And, on top of being virtually unstoppable, Kayako Saeki (played by the Japanese actress Takako Fuji) is creepy as all hell; her weird crab-walk and rattle have caused me many nightmares as a child. I couldn’t even look at the cover of the American release, which features a close up image of Kayako’s face, one eye obscured by a waterfall of black hair and the other looking hatefully out at the viewer, without flinching.
Apparently, they’re rebooting the franchise next year, and while the promotional pics out now look like regular American-horror fodder, I can’t wait to (hopefully) catch a glimpse of Kayako and cover my eyes like I’m ten years old again.
I’ve been watching scary movies since I was WAY too small. My parents told me when I was around six that movie blood wasn’t real. I immediately tried about six or seven times to make some, carpets got trashed. But no matter what happens in life, I’ll never forget that beautiful piece of information. Not because you can make movie blood, but because it meant that horror movies weren’t real.
This was a completely transformative bit of information that set my brain on fire. If scary movies weren’t real, there was nothing to fear from them. Gory turned into funny, and once that switch was made, I have yet to stop watching horror. But when you grow up in a world where the goriest monsters are hilarious… it’s hard to be scared. That’s why I truly appreciate any film that actually scares me anymore.
So What’s My Favorite?
One movie that never stops scaring me is the original Halloween (1978). Sure, Michael Myers is just a serial killer. Of course, he’s just one guy with a knife. But the hand that’s holding that knife might as well be attached to a shark. Michael Myers is the kind of cold, black evil that only humans can create. There is no real joy he takes from killing, not like killers from other horror movies.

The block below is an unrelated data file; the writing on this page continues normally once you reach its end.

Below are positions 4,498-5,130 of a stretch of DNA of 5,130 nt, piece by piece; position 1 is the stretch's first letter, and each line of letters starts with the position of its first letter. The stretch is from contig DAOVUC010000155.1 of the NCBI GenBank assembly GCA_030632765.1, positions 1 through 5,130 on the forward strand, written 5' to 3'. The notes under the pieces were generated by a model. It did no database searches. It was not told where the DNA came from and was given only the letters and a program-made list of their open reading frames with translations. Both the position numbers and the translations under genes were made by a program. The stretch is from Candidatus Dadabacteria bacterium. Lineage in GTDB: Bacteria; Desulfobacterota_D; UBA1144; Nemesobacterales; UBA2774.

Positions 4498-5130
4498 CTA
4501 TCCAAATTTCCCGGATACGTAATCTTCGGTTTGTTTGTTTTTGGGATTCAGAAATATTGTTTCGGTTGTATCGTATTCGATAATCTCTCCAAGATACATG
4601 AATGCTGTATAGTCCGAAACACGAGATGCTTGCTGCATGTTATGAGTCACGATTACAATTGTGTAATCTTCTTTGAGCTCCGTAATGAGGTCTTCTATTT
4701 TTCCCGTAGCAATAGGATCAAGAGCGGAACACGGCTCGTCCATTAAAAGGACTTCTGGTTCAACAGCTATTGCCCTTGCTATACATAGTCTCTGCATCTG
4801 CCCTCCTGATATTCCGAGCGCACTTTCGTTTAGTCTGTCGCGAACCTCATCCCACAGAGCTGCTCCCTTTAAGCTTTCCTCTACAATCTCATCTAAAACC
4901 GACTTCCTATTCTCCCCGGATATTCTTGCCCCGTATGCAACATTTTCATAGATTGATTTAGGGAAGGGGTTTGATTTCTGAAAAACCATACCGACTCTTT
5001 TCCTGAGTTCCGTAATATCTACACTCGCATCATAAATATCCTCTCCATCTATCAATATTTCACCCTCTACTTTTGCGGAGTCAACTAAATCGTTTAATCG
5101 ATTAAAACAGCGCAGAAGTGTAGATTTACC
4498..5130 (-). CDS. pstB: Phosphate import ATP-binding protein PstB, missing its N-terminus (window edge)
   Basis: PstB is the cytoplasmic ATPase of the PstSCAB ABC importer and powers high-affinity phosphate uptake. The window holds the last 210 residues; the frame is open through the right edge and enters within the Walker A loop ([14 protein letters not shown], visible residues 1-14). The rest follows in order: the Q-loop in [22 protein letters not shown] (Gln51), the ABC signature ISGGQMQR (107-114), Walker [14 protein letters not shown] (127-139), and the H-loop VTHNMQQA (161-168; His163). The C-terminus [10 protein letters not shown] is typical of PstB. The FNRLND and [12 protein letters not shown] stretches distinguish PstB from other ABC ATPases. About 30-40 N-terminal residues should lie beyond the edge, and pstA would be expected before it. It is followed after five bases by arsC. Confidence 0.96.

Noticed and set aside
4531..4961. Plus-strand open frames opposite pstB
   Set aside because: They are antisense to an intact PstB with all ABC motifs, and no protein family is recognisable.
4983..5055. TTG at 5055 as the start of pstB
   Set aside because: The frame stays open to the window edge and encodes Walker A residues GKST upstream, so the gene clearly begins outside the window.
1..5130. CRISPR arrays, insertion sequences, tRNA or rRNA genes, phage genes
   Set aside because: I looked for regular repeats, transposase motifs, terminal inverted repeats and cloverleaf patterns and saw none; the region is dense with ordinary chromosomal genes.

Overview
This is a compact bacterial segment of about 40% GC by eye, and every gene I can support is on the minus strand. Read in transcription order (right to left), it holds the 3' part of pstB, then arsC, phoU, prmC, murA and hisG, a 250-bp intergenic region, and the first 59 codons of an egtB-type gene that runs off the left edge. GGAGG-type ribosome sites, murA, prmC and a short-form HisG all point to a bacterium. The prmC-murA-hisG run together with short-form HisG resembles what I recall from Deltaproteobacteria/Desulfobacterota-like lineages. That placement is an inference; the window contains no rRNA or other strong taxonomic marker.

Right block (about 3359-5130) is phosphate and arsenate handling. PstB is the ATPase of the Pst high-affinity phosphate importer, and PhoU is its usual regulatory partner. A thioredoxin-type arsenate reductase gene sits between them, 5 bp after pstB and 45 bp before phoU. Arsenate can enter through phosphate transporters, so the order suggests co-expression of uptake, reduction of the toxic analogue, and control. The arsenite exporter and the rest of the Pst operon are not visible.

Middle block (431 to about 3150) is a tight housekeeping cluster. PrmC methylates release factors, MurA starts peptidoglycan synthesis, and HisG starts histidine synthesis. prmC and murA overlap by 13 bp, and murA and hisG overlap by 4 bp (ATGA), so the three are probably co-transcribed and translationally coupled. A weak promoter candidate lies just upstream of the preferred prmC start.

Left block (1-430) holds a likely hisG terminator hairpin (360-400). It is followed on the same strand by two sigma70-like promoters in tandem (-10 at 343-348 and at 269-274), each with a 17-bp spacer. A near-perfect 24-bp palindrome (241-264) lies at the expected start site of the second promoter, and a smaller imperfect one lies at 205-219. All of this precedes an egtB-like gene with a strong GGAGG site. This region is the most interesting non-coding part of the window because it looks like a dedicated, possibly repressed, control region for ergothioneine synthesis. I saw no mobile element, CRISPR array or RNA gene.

Michael is vastly different from the cenobites from Hellraiser. He’s not trying to kill campers who let him drown like Jason Vorhees. Michael Myers is The Shape, a figureless mass of killing intent given form in a human body. Filled with horror tropes like a slow-walking man catching up to scared, running teens, it amplifies the scare. Every scene feels like a nightmare where no matter how fas you run, it’s not enough.
Both the various sequels and the Rob Zombie remakes tried to recapture the villain in a new light. But Michael Myers is a dark part of the human soul, and that’s why he scares us all. Even though the other killers, monsters, and ghouls on this list had more than a knife, Michael scares me more. Maybe it’s the slow, lumbering walk, maybe it’s just that nothing can kill his determination. I’m not entirely sure, to be honest. But if I had to be put into any horror movie and survive… I wouldn’t wanna go against Michael.
The Ritual (2017)
Not much to say about this one. It’s great, so just go watch it and thank me later.